Monday, July 1, 2013

Stevie Wonder and Jack Black

Here's cause to offer a sigh of relief: PCPL has in it's catalog the four most important albums Stevie Wonder ever released!  Well, OK, that's "most important" in my opinion, and humility has been left by the wayside....  If you've ever wondered just what Mr. Wonder did back in the 1970s (after "Little" Stevie grew up but before he "Just Called To Say I Love You"), well, the library's got the answer to a question Jack Black poses in the film High Fidelity: Can one bad song invalidate all of an artist's prior genius?

Steveland Judkins was among the superstars of Barry Gordy's Motown records back in the mid to late 1960s.  With major pop hits like "Fingertips" and "Uptight" released on Motown while he was a minor, Wonder was able to amass a substantial trust fund and make himself indispensable to Gordy's hit-making empire.  When he turned 21 in 1971, Wonder used his trust fund and leverage with Gordy to build his own recording studio, establish his own publishing company, renegotiate royalty rates he received from Motown, and--most important--take full control over the writing, arranging, production and recording of his music.  Wonder's music changed from that moment on as much as the manner in which it was created, and his albums throughout the 1970s reflect a matured perspective fully cognizant of political, social, spiritual and racial issues confronting the nation at the time.  Wonder's best albums are not mere compilations of short, catchy hit singles collected on a full LP, but rather are unified artistic works where each song is part of a larger story.

From 1972, Talking Book opens with his classic funk tune "Superstition," and its signature clavinet groove.  Intriguingly, Wonder created the song's keyboard groove by overdubbing multiple takes of his clavinet playing the fundamental line, building a simple idea into a very complex and original sound.  Talking Book also features what was to become a pop standard in "You Are The Sunshine Of My Life," and classic gospel/funk, "I Believe (When I Fall In Love It Will Be Forever)" (which is used in the film High Fidelity, just to bring things back to Mr. Black).  Beyond the hits, Talking Book contains sharp criticisms of politicians obsessed with reelection ("Big Brother"), and a blunt consideration of infidelity in "Maybe Your Baby."  For those with an interest in making music on computer, "Superstition" has been legally released online with each vocal and instrumental part separated onto discrete individual tracks.  Even just recreating the original's clavinet sound is an challenging and educational experience.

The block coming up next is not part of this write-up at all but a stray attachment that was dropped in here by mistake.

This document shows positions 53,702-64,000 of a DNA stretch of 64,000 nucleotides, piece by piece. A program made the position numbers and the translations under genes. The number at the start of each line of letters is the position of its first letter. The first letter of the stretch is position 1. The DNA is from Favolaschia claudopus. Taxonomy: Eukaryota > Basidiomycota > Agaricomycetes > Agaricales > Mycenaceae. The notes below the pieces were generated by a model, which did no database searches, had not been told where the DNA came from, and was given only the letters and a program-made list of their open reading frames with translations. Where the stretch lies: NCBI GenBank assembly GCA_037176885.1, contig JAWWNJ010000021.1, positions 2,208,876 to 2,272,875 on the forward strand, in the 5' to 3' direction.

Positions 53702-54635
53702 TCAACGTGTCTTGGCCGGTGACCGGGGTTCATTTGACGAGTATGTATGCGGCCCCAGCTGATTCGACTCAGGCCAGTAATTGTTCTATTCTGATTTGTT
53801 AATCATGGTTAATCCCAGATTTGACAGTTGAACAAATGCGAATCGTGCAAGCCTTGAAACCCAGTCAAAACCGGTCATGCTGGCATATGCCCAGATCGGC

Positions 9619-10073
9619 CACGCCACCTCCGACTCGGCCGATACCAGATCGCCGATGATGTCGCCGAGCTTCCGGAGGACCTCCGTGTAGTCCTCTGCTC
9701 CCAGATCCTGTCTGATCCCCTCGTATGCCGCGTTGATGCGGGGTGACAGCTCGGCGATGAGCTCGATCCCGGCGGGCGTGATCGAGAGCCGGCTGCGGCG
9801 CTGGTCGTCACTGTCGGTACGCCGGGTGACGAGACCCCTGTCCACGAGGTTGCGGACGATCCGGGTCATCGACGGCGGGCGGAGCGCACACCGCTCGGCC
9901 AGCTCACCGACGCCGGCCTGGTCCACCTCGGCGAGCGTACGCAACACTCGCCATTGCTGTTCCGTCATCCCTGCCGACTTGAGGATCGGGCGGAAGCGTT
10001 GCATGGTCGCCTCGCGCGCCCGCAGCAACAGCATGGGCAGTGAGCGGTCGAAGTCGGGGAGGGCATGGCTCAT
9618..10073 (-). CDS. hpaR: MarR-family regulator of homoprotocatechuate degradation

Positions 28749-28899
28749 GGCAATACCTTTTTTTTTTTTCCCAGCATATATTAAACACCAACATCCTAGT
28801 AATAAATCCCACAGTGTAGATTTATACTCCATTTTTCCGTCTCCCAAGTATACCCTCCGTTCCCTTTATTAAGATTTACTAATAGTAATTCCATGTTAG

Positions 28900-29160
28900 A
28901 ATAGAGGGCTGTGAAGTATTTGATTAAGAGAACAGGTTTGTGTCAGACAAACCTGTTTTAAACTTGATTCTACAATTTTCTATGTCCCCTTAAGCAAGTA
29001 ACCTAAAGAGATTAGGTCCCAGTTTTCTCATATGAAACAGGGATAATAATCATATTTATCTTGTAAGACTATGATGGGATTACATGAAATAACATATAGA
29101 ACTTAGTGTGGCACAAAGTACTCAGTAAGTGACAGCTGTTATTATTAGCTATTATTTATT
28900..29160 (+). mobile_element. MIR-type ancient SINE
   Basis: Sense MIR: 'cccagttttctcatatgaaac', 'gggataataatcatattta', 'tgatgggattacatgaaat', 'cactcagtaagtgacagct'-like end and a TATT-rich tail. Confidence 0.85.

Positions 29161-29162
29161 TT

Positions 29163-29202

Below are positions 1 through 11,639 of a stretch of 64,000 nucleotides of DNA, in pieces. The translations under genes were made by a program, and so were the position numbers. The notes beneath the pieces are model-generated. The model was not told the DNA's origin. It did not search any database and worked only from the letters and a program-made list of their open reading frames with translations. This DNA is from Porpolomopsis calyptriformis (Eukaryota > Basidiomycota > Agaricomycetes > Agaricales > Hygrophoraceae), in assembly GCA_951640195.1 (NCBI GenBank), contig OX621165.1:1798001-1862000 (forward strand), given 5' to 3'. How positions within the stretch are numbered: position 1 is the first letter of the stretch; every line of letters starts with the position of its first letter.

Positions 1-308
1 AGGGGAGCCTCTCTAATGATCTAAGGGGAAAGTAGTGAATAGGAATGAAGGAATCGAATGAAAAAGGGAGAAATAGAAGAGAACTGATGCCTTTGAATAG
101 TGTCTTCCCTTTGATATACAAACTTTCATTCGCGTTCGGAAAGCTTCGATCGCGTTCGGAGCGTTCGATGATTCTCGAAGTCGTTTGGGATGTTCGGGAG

Originally released in 1973, Innervisions remains for me Wonder's defining moment.  "Living For The City" is one of the most important and powerful indictments of racism, injustice and poverty ever released in popular music.  The album as a whole works as a meditation on the state of our society in 1973, ranging from the increasing popularity of what would become New Age consciousness ("Higher Ground," "Jesus Children of America"), drug abuse ("Too High") and the political corruption of Watergate ("He's Misstra-Know-It-All").  The really amazing thing about this record though is not it's intelligent lyrical commentary, but rather the unforgettable and original pop hooks which ground each song deep in your memory.  "Too High" uses a upbeat, jazzy instrumental and vocal arrangement which bounces around as the songs protagonist seeks sobriety, "Higher Ground" and "Jesus Children" are both powerfully propulsive funk numbers, catchy no matter what the lyrics might describe.  "Living For The City" could almost be described as a work of funk opera, as an extended break features dramatic voice-overs and sound effects to bring home the lyric's depiction of a country boy who finds nothing but misfortune in the big city.

A double-album (with a bonus EP as well) released in 1976, Songs In The Key Of Life, is a lengthy and complicated record which Wonder spent two years working on in his studio.  It ranges from concise pop numbers like "I Wish" and "Sir Duke," to longer and funkier social commentaries and existential meditations like "As" and "Black Man."  The record also features art-pop explorations such as "Pasttime Paradise" (which was sampled by Coolio for "Gangsta's Paradise") and "Ordinary Pain," which makes use of two different tempos as backdrops for two very different accounts of a relationship gone wrong.

Finally, Hotter Than July (from 1980), marks Wonder's last great full album release.  Complete with homages to Bob Marley ("Master Blaster Jammin'") and Martin Luther King ("Happy Birthday"), Hotter Than July reaffirmed Stevie's commitment to creating socially conscious popular music.  "Cash In Your Face" is a striking depiction of racial discrimination in housing, while "I Ain't Gonna Stand For It" takes on dissolution of a marriage.  There's even a nice disco ballad ("All I Do") to keep things fun.  Hotter Than July could really benefit from an expanded re-release, as there were several dub and extended versions from the record which were released only as vinyl 12" singles back in the early 1980s, and have since become hard to find.

As I sit here with "Happy Birthday" percolating along in the background, it seems to me that Wonder's best musical moments can never become invalid.  However, the last time I tried to watch High Fidelity, I fear some of Jack Black's humor has worn pretty thin....

PCPL has 'em all, and you can reserve a copy for yourself by clicking on the links below:

Talking Book:


Songs In The Key Of Life:

Hotter Than July:

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